How New York Comedian Michael Che Willed His Way to SNL and The Daily Show

Laura June Kirsch
Che at Carolines in March.
Several hours after our tour of his home, Che is at Carolines on Broadway, a 300-capacity midtown venue. It is considered the top touring room in the city, and once again, Che is proving himself as a headliner.

Kicking off strong, an extended version of his racism chunk coaxes laughs in all the inappropriately appropriate places. His practiced bewilderment seems a touch overplayed, however, and the trained ear might catch him rushing slightly. He pushes the bill of his cap back and rubs his head. He seems preoccupied.

"I was doing this interview thing today, going back to where I grew up and talking about how fucked up it was," Che finally confesses, bringing the audience in on his experience. "I hadn't seen that neighborhood in 10 years. The problem was, I'm from the Lower East Side of Manhattan, and it ain't fucked up no more! They turned the basketball court into a tennis court! I'm like, Who in the hood is playing tennis?"

Che's also drunk. Though he doesn't smoke or do drugs, he'll nurse a Jameson prior to show time, following it up with an onstage beer. His father, stepmother, both sisters, two brothers, and their assorted spouses, dates, and friends have come out to cheer him on as he headlines his first Carolines weekend run. (His mother remained in Jersey City with Che's grandmother, who suffers from Alzheimer's.) He has met the pressure with a few more Jamesons than usual.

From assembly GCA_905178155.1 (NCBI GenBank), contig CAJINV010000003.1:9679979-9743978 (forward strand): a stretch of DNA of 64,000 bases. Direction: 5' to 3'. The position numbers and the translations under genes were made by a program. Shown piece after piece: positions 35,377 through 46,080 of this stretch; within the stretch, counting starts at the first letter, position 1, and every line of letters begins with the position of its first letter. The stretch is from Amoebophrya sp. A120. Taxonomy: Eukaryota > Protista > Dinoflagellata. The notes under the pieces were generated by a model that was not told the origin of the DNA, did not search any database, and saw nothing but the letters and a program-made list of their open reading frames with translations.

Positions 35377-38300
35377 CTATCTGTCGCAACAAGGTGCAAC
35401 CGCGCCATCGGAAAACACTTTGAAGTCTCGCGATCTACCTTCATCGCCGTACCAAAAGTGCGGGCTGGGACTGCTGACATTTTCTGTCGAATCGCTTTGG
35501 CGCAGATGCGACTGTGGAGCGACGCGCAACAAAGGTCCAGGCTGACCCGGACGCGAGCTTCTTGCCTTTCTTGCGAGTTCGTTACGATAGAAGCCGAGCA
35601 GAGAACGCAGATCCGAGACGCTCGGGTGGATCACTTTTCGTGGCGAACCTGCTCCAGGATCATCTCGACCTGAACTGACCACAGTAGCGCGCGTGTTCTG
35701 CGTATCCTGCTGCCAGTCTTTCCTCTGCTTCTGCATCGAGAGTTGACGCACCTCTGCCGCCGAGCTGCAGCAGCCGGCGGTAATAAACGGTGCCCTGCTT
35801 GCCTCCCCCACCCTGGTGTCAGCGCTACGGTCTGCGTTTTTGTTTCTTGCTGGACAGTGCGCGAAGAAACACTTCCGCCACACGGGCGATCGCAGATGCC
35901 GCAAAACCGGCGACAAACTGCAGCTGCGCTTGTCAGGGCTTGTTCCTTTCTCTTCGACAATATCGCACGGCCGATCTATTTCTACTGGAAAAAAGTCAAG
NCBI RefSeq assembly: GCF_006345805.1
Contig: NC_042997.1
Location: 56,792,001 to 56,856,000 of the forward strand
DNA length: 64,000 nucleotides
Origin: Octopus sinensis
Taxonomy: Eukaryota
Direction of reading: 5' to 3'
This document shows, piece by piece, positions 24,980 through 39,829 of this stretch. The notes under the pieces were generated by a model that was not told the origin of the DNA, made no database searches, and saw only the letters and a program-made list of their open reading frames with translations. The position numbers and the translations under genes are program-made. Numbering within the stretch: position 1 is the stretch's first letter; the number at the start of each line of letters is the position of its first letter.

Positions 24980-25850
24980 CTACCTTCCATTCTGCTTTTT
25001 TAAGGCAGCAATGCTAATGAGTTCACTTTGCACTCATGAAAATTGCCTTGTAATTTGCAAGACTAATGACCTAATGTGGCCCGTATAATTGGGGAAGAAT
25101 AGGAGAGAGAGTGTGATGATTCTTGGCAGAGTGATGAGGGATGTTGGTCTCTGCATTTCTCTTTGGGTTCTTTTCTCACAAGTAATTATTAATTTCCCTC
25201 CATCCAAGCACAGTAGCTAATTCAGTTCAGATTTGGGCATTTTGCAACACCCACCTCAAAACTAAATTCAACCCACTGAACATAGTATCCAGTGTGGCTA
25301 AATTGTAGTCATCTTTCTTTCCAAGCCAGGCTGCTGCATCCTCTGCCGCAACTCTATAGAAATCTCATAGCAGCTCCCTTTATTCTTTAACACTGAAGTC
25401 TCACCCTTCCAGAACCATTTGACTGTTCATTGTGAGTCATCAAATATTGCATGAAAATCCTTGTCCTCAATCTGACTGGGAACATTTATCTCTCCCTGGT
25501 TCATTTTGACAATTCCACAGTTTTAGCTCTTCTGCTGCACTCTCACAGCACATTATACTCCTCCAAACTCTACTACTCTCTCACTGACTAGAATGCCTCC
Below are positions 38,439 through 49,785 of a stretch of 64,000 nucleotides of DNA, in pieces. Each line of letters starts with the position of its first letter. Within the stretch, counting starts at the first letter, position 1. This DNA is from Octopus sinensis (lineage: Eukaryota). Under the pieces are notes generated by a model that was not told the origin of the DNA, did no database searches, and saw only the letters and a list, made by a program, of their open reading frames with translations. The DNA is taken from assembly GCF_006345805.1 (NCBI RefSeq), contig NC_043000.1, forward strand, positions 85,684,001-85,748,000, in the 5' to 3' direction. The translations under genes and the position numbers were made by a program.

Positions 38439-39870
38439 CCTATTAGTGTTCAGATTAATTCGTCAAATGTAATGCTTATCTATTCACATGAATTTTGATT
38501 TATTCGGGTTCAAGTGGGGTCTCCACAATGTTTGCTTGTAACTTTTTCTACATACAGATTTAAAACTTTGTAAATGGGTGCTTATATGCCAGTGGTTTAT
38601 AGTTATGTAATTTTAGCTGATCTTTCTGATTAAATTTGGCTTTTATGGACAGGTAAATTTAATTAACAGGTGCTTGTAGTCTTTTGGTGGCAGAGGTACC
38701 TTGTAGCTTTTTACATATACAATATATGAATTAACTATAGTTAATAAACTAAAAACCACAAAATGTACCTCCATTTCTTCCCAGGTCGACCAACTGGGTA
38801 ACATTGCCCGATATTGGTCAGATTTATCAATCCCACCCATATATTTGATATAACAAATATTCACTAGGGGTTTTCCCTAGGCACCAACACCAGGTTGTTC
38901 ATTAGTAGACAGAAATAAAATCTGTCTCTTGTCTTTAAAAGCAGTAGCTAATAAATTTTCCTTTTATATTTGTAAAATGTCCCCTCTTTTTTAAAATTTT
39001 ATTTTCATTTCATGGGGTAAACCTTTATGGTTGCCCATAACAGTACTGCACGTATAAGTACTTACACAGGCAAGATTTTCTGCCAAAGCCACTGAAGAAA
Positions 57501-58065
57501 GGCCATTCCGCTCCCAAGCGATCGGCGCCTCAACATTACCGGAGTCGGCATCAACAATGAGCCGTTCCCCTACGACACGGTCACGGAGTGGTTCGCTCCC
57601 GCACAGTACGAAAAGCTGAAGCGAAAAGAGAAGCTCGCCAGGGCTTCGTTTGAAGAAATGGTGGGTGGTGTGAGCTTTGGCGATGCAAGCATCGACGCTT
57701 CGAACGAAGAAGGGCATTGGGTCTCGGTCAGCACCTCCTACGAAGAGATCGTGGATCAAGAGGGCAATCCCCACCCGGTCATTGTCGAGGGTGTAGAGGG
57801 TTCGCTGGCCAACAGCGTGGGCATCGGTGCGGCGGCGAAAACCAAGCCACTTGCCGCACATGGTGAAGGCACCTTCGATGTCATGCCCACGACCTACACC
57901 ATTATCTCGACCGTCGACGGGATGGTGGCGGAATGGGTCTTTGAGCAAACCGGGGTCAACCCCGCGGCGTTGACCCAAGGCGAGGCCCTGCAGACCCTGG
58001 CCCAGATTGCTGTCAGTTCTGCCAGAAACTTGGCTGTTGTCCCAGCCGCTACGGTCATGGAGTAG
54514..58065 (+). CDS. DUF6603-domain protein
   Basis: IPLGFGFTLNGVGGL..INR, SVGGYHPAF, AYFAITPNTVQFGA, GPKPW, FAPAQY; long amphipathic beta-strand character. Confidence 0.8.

His train of thought clicks back on track and segues into material. "I had a friend that lived in the shelter named Homeless Dave. That's what happens if you grow up really poor and you have a common name: We pick the worst part of your life and make it your new nickname. Like, I had a friend we used to call 'Robocop' for years because he wore braces on his legs and he walked like Robocop. It's messed up. It wasn't his real name; his real name was Crippled Greg." An ebullient ripple confirms the momentary distraction didn't work against him.

Che goes with his gut, feeling out his own comfort levels, interspersing tested jokes with loose riffing.

"I live in Battery Park now," he says, transforming this morning's off-the-cuff remark into a brand-new premise. "All I see is white people jogging. What I want to know is, what are y'all training for?"

His family members laugh and elbow each other, occasionally glancing around to take in the scene. They remember what it took for him to get here; they've made similar journeys themselves. They're drummers, singers, authors, and police officers, and none live in Smith any longer. Smith, meanwhile, is a site where the New York Housing Authority proposes building 50-story luxury condos on a community athletic field.

"This is a very big weekend for me," Che tells the crowd. "You know Biggie Smalls? I've been listening to Biggie's 'Juicy' every day to prepare. My favorite line is 'Super Nintendo, Sega Genesis / When I was dead broke, man, I couldn't picture this.' That's like $300 worth of merchandise! I've been broke my whole life, and I've had a Sega Genesis. I didn't have a Super Nintendo, too, but I could at least picture it!"